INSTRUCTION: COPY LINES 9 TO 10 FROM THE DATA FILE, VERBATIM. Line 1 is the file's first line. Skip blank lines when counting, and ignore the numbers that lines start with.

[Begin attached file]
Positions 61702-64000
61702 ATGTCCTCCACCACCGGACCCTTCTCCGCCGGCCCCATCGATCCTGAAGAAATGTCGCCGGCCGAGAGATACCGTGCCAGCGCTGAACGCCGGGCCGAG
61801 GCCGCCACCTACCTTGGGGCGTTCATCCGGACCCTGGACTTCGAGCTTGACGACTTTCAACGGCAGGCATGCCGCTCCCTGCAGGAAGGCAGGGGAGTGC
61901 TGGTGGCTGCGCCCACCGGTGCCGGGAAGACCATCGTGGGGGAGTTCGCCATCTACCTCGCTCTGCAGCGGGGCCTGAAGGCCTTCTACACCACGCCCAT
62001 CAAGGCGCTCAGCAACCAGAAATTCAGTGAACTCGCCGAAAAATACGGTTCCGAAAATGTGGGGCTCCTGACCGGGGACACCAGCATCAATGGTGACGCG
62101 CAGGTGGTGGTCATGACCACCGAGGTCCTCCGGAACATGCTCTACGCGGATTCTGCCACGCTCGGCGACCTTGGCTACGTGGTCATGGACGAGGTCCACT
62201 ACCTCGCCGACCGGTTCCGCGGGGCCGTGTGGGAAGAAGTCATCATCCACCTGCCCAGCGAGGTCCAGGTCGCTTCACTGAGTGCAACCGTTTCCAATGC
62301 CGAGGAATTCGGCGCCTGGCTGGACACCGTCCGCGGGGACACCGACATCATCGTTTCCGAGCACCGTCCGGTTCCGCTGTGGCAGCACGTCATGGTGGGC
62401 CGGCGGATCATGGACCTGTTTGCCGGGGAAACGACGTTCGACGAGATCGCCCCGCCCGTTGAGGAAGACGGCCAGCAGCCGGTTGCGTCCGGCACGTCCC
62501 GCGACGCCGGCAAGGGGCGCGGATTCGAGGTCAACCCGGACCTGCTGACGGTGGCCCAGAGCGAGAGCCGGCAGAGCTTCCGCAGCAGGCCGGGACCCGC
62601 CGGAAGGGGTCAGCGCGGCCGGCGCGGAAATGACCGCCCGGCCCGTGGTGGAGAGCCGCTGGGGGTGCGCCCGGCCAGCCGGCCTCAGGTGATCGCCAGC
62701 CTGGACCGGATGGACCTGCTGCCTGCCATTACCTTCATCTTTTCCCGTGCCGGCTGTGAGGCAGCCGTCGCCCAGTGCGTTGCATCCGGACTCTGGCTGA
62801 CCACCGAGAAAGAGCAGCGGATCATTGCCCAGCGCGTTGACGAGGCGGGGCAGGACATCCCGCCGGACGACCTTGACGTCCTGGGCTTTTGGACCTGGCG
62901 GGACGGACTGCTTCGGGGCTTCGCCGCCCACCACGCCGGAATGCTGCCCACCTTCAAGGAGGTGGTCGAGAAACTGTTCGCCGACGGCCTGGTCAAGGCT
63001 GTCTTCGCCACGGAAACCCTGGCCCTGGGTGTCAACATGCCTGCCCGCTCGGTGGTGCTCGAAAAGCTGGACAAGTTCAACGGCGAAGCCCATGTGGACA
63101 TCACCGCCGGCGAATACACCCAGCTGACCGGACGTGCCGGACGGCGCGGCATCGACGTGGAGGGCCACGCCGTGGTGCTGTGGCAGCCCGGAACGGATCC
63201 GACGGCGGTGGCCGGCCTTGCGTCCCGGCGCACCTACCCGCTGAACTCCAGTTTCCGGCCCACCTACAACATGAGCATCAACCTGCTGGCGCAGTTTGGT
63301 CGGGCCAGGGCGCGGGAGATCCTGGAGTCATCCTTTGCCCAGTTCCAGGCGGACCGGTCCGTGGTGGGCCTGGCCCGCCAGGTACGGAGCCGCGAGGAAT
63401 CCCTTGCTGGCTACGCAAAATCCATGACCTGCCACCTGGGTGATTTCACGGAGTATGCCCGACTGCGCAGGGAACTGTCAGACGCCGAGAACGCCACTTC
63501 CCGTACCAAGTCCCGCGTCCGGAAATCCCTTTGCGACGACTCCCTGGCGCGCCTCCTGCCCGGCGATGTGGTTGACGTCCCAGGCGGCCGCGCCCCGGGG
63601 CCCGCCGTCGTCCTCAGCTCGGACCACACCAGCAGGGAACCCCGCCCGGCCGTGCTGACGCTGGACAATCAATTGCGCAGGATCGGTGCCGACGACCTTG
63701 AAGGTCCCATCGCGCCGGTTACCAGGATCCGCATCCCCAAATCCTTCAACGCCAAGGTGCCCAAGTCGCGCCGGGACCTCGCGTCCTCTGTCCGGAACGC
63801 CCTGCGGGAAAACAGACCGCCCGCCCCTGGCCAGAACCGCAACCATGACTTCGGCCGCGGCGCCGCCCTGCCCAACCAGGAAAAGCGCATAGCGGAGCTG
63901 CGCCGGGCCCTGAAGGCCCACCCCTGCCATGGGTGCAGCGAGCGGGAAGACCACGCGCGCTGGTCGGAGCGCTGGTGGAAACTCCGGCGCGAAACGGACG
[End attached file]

62401 CGGCGGATCATGGACCTGTTTGCCGGGGAAACGACGTTCGACGAGATCGCCCCGCCCGTTGAGGAAGACGGCCAGCAGCCGGTTGCGTCCGGCACGTCCC
62501 GCGACGCCGGCAAGGGGCGCGGATTCGAGGTCAACCCGGACCTGCTGACGGTGGCCCAGAGCGAGAGCCGGCAGAGCTTCCGCAGCAGGCCGGGACCCGC